31. Newport at Drill hall Project
  32. 32.0 32.1 5 AA Division 1940 at British Military History
  33. Routledge, Table LX, p. 378.
  34. Routledge, Table LXV, p. 396.
  35. Farndale, Years of Defeat, Annex D, p. 257.
  36. 36.0 36.1 "RA 1939-45 57 HAA Rgt". Ra39-45.pwp.blueyonder.co.uk. Archived from the original on 2011-02-18. https://web.archive.org/web/20110218082745/http://www.ra39-45.pwp.blueyonder.co.uk/haa/page20.html. Retrieved 2013-02-05. 
  37. "RA 39-45 5 AA Div". Ra39-45.pwp.blueyonder.co.uk. Archived from the original on 2016-03-04. https://web.archive.org/web/20160304064016/http://www.ra39-45.pwp.blueyonder.co.uk/home/page52.html. Retrieved 2013-02-05. 
  38. Order of Battle of Non-Field Force Units in the United Kingdom, Part 27: AA Command, 12 May 1941, with amendments, TNA file WO 212/79.
  39. 39.0 39.1 Order of Battle of Non-Field Force Units in the United Kingdom, Part 27: AA Command, 2 December 1941, with amendments, TNA file WO 212/80.
  40. Order of Battle of Non-Field Force Units in the United Kingdom, Part 27: AA Command, 14 May 1942, with amendments, TNA file WO 212/81.
  41. Routledge, p. 179; Table XXIV, p. 162; Table XXV, p. 164.
  42. Joslen, p. 486.
  43. Routledge, pp. 271, 273.
  44. 44.0 44.1 44.2 44.3 44.4 Routledge, p. 283.
  45. Routledge, Table XLIV, p. 293.
  46. Joslen, p. 467.
  47. Farndale, Years of Defeat, Annex M, p. 333.
  48. Routledge, Table LXXIV, p. 441.
  49. Litchfield, Appendix 5, p. 334.
  50. 444–473 Rgts RA at British Army 1945on.
  51. Burke's; Monthly Army Lists. He was commissioned 2/Lt in the 95th (Hampshire Yeomanry) Field Brigade, RA, on 26 June 1931, then Lt in the 57th (Wessex) 27 June 1934; re-commissioned 1 May 1939; promoted Lt-Col 1 May 1947.
  52. Monthly Army Lists.
  53. UKNIWM Ref 21275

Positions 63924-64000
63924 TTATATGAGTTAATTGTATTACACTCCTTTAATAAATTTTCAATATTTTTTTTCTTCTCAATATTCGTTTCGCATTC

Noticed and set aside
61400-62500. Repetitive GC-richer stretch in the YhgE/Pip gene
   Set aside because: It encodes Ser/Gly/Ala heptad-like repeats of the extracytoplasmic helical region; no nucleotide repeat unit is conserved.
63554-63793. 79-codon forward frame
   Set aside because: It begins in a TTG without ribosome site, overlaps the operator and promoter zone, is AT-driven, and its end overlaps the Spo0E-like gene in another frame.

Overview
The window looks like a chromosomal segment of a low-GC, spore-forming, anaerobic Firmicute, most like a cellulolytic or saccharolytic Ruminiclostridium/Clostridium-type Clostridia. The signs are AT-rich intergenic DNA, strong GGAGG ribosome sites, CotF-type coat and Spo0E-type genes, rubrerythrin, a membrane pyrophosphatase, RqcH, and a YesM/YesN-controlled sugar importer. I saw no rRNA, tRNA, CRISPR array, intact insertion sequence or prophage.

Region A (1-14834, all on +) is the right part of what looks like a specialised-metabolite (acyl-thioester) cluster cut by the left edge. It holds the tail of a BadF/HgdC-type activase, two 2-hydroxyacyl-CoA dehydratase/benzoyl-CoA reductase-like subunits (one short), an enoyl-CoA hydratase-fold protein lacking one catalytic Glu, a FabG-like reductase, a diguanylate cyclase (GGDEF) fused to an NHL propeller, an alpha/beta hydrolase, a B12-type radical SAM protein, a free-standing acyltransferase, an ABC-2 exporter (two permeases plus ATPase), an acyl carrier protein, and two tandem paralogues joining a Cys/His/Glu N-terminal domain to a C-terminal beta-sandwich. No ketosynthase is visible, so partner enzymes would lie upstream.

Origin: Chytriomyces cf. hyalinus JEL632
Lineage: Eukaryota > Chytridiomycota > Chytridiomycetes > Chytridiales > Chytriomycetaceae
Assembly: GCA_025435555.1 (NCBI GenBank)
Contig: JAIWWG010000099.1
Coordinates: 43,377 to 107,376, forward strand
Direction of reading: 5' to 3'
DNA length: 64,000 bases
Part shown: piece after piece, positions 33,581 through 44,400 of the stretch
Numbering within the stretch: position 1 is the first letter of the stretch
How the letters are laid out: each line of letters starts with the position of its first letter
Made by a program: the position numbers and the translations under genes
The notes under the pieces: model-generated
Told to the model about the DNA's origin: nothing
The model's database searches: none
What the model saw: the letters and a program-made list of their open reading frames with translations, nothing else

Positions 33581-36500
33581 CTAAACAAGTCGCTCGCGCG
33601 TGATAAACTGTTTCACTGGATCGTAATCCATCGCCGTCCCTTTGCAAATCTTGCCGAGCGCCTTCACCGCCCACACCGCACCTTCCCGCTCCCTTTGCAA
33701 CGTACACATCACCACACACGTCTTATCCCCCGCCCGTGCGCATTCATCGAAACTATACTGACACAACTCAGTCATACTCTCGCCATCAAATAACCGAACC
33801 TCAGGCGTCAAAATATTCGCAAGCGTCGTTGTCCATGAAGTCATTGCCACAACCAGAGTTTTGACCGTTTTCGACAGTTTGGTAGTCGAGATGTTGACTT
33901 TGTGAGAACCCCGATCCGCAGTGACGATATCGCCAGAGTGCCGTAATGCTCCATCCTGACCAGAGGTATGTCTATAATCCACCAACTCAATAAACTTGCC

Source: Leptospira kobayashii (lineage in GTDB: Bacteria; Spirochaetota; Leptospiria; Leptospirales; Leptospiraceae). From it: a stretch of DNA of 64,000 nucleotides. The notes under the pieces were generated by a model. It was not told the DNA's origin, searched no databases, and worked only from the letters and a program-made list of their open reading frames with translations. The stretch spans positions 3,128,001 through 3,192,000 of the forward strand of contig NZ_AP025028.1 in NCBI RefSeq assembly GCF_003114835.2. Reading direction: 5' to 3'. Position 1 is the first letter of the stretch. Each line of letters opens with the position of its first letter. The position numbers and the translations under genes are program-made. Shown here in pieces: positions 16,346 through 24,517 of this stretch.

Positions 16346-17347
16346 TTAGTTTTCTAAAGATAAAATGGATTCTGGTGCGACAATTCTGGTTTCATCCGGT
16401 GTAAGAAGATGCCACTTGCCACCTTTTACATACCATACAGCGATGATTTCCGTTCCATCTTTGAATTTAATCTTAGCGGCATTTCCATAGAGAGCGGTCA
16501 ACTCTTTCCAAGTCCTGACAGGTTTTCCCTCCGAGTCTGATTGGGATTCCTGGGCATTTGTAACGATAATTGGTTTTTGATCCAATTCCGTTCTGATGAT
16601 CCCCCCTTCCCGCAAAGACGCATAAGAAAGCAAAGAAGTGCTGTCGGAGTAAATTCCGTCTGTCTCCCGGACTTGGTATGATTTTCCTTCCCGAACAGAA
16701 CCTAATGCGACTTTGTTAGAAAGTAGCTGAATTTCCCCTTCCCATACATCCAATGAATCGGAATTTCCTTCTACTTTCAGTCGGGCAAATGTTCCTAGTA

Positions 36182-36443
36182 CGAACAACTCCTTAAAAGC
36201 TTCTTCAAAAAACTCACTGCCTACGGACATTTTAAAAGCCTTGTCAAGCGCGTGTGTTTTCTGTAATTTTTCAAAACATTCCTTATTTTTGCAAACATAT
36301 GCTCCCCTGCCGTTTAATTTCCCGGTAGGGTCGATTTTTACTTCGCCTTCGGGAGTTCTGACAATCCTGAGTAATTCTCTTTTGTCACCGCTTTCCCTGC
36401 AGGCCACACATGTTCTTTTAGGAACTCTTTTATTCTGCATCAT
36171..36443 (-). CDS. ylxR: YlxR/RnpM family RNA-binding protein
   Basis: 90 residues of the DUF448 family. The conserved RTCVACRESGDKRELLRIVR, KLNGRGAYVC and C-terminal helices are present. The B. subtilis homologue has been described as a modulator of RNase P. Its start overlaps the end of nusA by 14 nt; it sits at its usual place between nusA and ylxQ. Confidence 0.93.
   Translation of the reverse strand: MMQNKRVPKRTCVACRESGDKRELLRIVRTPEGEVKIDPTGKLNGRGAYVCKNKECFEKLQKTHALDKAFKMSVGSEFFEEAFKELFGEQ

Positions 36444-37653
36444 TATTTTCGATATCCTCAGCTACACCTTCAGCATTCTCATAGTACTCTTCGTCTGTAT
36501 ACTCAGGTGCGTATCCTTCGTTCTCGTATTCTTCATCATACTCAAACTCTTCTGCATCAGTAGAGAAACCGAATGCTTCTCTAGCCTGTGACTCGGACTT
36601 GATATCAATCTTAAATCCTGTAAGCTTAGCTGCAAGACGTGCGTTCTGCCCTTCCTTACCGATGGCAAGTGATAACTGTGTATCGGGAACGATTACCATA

54. "Portsdown Artillery Volunteers Re-enactment". Palmerstonfortssociety.org.uk. 1908-03-31. http://www.palmerstonfortssociety.org.uk/Portsdown-Artillery-Volunteers-PAV/6/. Retrieved 2013-02-05. 

References[edit | edit source]

  • Ian F.W. Beckett, Riflemen Form: A study of the Rifle Volunteer Movement 1859–1908, Aldershot: Ogilby Trusts, 1982, ISBN 0 85936 271 X.
  • Burke's Peerage, Baronetage and Knightage, 100th Edn, London, 1953.
  • Farndale, General Sir Martin (1988). The Forgotten Fronts and the Home Base, 1914–18. History of the Royal Regiment of Artillery. Woolwich: The Royal Artillery Institution. ISBN 1-870114-05-1. 
  • Gen Sir Martin Farndale, History of the Royal Regiment of Artillery: The Years of Defeat: Europe and North Africa, 1939–1941, Woolwich: Royal Artillery Institution, 1988/London: Brasseys, 1996, ISBN 1-85753-080-2.
  • Lt-Col H.F. Joslen, Orders of Battle, United Kingdom and Colonial Formations and Units in the Second World War, 1939–1945, London: HM Stationery Office, 1960/Uckfield: Naval & Military, 2003, ISBN 1-84342-474-6.
  • Litchfield, Norman E H, and Westlake, R, 1982. The Volunteer Artillery 1859-1908, The Sherwood Press, Nottingham. ISBN 0-9508205-0-4
  • Norman E.H. Litchfield, The Territorial Artillery 1908–1988 (Their Lineage, Uniforms and Badges), Nottingham: Sherwood Press, 1992, ISBN 0-9508205-2-0.
  • Osborne, Mike, 2006. Always Ready: The Drill Halls of Britain's Volunteer Forces, Partizan Press, Essex. ISBN 1-85818-509-2
  • F.W. Perry, History of the Great War: Order of Battle of Divisions, Part 5B: Indian Army Divisions, Newport: Ray Westlake Military Books, 1993, ISBN 1-871167-23-X.
  • Brig N.W. Routledge, History of the Royal Regiment of Artillery: Anti-Aircraft Artillery 1914–55, London: Royal Artillery Institution/Brassey's, 1994, ISBN 1-85753-099-3.

External links[edit | edit source]